The ultimate goal is to create energy communities in which residents are fully involved in decisions about the environment in which they live, homes are more sustainable and the surrounding areas have greater aesthetic appeal. 

In Trieste, the project covers 16 dwellings arranged over four storeys in each of the eight buildings. Planned improvements include rooftop solar panels, energy-efficient lighting and thermal doors and windows. 

Around the buildings, potential additions include gardens with areas for growing food, community parks and recreational spaces. To reduce the risk of flooding and the load on urban-drainage systems, the planners are considering vegetated buffer zones and pavements made with permeable materials. 

The works are due to be completed by the end of 2026. 

Service hubs 

Most homes and buildings in the EU are decades old, needing renovation to achieve the EU’s goal of a zero-emission building stock by 2050. 

Some 85% of EU buildings were built before 2000. Of those, an estimated 75% have poor energy performance. 

Upgrading Europe’s building stock can be bolstered by independent service hubs offering property owners and residents technical advice and funding information about renovation. 

A separate EU-funded project developed such hubs – called one-stop shops – in Rotterdam in the Netherlands and Valencia in Spain. 

Called Save the Homes, the project wrapped up in February 2024 after three and a half years.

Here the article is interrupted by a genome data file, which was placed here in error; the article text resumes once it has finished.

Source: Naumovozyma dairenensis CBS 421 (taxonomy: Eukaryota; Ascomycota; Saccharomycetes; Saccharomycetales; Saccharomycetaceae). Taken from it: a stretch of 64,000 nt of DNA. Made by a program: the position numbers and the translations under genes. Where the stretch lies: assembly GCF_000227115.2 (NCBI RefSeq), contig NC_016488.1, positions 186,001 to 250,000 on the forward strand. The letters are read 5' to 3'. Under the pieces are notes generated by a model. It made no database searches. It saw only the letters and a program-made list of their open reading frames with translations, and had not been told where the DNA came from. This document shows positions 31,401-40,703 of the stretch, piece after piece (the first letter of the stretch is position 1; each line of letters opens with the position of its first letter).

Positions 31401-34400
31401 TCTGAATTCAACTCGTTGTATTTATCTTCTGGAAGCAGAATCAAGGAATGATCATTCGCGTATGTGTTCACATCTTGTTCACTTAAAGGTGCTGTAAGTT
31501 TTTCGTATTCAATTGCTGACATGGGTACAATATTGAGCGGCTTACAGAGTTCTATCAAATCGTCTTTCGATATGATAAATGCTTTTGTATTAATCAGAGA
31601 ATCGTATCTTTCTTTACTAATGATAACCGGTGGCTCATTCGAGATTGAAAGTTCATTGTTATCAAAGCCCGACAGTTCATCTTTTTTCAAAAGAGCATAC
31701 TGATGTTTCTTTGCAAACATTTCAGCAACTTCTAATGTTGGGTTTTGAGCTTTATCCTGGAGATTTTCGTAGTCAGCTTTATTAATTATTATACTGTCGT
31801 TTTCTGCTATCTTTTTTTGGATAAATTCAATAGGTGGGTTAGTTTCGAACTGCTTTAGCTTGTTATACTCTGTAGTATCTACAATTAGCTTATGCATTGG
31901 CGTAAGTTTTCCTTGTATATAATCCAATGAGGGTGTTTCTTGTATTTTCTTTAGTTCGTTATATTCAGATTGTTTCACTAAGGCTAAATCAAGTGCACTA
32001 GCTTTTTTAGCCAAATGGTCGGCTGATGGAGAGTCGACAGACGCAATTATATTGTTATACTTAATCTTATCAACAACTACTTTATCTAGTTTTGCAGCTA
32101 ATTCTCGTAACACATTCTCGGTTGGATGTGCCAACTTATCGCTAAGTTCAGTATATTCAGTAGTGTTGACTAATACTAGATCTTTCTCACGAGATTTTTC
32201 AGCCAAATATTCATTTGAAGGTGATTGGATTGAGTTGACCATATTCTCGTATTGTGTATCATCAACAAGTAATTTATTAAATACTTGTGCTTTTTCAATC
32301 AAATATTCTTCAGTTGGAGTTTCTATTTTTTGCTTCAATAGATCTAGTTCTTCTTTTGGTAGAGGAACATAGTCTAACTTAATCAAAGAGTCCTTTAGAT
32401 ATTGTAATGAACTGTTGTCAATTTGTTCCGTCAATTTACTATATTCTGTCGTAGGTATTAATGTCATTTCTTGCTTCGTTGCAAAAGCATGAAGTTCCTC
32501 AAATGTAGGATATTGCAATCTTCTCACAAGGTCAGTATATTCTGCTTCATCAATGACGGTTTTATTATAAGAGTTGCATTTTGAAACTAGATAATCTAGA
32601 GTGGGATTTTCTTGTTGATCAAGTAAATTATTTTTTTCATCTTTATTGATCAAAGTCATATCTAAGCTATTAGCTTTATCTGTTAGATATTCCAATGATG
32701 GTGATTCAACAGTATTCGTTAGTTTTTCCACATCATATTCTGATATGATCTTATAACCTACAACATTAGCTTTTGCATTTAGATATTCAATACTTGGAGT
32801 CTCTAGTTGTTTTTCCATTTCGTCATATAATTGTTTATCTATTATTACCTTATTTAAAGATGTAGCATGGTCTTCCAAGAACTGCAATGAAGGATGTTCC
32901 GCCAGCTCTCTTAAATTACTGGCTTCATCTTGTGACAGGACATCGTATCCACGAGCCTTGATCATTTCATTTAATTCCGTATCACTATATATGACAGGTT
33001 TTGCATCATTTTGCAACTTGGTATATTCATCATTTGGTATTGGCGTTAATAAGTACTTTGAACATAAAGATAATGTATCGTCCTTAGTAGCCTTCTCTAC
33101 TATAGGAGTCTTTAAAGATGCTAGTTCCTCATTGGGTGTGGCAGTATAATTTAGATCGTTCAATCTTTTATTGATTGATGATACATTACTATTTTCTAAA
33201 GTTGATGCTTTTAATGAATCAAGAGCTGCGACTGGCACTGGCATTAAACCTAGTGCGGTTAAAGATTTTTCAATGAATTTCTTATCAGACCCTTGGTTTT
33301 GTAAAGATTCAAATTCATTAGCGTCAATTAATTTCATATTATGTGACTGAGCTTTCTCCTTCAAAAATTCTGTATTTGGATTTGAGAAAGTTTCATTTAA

Valencia, Rotterdam showcases 

In Valencia, Save the Homes established 27 one-stop shops. It also assessed the homes of around 1 600 people in the city for energy-efficient or renewable renovations, many of which have now been completed. 

In Rotterdam, the project carried out renovations on 33 homes. 

Undertaken by building contractors in the two cities, the renovations included installing energy-efficient insulation under the floor and in the walls and photovoltaic panels on the roof. The result was average energy savings of 50% to 60%. 

‘We really have to increase renovations,’ said Ana Tisov, who led Save the Homes and is a project manager at Dutch engineering and building consultancy Huygen. 

She said the project sought to help increase the number of homes undertaking renovations for energy efficiency to 5% a year from 1% currently. 

Tisov said approaches need to be tailored to particular places because, even as their overall objective is the same, local conditions differ. 

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Raising people’s awareness of the benefit of renovations, for instance, was a bigger challenge – and more of a focus – for the project in Valencia than in Rotterdam. 

As a further example, Tisov said the housing stock is more uniform in the Netherlands than in Slovenia, making mass renovations on Dutch homes easier. 

‘You cannot directly copy and paste,’ she said. ‘Vulnerable groups and building stock are not the same in Slovenia as those in the Netherlands.’ 

Research in this article was funded by the EU’s Horizon Programme. The views of the interviewees don’t necessarily reflect those of the European Commission. This article was originally published in Horizon the EU Research and Innovation Magazine.


Gareth Willmer is a London-based freelance journalist and subeditor who covers science, technology and global development for a range of websites and publications. He has worked for publications including New Scientist, Nature, EU research and innovation magazine Horizon, science and global development publication SciDev.Net, and global development website Devex. He writes regularly on subjects from environmental issues and the evolution of life on our planet to how new technologies such as satellites can be used in agriculture and natural disasters in developing countries.